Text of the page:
The financial services industry has experienced a firehose effect that has required accelerating strategic initiatives, flexing to accommodate physical workforce alternatives, and ensuring Third Party Risk Management (TPRM) Program resiliency. The momentum has not let up and managing the 2020 pandemic related events will continue to transform the industry faster than many anticipated when it comes to the delivery of products, services, and secure employee practices (such as remote work).
Across the industry, robust self-service channels, digital interactions, and practical in-person support demonstrate that customer centric successes are setting new expectations and standards that are very high. Friction remains present, but lessons are being learned and well-deserved kudos have been rolling in for the people behind the scenes and on the front lines of banks and credit unions.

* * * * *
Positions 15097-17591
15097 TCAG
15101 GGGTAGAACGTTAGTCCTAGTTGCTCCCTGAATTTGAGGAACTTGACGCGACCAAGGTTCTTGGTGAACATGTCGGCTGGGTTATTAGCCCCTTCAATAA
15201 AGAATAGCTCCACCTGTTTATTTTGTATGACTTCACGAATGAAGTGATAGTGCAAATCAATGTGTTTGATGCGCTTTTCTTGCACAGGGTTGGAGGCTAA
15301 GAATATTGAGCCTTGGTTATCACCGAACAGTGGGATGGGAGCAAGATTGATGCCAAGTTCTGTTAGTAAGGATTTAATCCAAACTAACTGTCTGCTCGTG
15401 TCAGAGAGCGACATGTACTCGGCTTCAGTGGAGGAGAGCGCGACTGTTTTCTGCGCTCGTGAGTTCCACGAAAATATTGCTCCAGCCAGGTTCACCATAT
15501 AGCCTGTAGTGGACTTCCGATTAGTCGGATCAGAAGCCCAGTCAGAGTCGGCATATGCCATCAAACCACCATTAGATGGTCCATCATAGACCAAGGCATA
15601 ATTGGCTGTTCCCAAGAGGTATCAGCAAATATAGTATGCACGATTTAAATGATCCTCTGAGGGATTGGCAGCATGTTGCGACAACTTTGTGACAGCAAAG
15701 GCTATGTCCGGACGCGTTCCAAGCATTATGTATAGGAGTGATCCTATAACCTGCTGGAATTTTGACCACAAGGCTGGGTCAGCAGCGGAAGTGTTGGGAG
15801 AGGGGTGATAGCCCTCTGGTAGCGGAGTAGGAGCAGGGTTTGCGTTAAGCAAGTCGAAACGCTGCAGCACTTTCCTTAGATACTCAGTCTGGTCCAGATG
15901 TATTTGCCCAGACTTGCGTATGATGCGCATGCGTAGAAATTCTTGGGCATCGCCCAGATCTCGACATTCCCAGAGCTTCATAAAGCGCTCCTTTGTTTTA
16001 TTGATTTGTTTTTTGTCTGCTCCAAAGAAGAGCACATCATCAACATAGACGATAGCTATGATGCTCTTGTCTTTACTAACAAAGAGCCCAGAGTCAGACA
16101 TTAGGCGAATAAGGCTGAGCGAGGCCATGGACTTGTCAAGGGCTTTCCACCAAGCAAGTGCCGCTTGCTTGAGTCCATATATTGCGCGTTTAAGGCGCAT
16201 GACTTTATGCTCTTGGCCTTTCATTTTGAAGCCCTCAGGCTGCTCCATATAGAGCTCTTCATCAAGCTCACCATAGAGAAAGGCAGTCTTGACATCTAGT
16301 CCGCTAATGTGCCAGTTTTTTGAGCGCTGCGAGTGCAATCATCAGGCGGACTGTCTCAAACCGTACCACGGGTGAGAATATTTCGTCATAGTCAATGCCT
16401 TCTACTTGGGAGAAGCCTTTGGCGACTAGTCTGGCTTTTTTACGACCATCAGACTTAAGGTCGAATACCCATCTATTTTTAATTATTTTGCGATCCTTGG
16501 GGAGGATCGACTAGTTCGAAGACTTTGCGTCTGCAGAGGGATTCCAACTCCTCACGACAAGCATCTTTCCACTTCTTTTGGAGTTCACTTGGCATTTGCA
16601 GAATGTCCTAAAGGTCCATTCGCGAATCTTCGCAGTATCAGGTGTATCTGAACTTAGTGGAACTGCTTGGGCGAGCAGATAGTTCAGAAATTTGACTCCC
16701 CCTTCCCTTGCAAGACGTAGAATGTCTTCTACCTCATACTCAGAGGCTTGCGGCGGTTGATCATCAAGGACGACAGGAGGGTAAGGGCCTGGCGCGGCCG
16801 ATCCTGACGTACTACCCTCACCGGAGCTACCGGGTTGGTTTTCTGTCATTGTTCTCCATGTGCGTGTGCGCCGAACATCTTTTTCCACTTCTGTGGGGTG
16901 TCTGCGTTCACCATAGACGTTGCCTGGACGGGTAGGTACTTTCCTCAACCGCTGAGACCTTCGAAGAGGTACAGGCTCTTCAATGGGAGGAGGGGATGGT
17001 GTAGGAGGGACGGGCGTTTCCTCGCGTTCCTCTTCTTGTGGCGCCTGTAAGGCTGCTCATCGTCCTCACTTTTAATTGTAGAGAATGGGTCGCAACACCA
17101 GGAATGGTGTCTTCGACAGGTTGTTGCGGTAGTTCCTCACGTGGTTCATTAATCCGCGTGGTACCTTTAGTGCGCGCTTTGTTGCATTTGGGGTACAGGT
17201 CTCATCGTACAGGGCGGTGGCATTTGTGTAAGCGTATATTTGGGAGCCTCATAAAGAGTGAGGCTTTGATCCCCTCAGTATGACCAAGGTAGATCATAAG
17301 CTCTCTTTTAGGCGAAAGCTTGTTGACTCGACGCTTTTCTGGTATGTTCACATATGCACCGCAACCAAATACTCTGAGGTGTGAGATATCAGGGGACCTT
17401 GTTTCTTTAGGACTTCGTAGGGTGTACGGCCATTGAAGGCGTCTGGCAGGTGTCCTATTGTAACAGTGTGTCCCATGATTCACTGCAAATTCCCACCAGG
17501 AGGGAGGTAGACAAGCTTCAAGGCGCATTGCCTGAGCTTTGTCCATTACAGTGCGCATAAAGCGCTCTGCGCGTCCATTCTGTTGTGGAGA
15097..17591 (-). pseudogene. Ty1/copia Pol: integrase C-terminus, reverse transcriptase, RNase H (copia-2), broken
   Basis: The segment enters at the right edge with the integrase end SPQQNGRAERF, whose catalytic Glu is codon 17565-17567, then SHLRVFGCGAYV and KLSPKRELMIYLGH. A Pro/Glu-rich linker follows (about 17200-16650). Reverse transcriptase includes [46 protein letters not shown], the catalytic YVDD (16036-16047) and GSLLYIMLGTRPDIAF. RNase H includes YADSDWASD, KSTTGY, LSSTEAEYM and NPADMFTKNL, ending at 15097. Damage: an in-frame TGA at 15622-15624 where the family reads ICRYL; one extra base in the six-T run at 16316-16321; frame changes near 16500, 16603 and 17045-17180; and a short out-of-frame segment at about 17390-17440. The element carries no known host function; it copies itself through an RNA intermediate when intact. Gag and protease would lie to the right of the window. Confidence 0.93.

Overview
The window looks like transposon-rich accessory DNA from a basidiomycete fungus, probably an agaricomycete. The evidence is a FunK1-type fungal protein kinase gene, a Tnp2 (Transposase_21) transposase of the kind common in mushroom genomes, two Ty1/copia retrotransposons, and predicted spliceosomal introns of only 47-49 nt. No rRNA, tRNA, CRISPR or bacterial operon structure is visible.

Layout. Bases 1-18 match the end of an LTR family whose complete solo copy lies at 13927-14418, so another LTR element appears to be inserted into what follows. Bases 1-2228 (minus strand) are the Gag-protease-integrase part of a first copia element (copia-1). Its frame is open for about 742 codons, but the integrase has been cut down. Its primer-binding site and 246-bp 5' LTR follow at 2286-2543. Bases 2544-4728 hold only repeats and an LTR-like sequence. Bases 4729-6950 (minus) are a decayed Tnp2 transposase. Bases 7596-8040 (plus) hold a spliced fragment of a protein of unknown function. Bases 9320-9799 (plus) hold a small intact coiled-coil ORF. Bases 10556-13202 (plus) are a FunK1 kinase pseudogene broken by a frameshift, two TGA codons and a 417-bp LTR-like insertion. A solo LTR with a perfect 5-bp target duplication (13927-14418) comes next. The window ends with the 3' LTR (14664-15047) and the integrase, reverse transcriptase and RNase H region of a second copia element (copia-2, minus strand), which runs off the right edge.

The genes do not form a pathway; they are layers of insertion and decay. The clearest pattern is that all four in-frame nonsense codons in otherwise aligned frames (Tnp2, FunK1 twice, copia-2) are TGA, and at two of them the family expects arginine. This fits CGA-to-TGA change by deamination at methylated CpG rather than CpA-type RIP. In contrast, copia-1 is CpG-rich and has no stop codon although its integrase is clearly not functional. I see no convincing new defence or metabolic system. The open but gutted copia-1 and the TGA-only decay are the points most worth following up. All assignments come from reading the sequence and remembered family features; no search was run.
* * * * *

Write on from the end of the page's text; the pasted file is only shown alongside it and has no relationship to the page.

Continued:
Financial institutions have been enthusiastically contacting customers and prospects with confidence during the pandemic — determined to get out in front of challenges and to be a substantial part of the solution. Transparency has been a strong foundation for managing difficult circumstances and financial institutions continue to do an extraordinary job of serving customers, members, communities, and employees. At the same time, there are questions that must be asked and answers that must be validated to ensure that transparency is sustainable and reputational risk is kept in check.
Professional practices, behavior, and communication styles have been altered during the pandemic. Likewise, customer behavior and expectations continue to change as well. Remote work across the world appears to be increasing everyone’s comfort level with a more casual business environment. But beware! Compliance with formal policy and best practice/procedure may be suffering due to increasingly flexible workarounds and unsupervised relationships with third party service providers.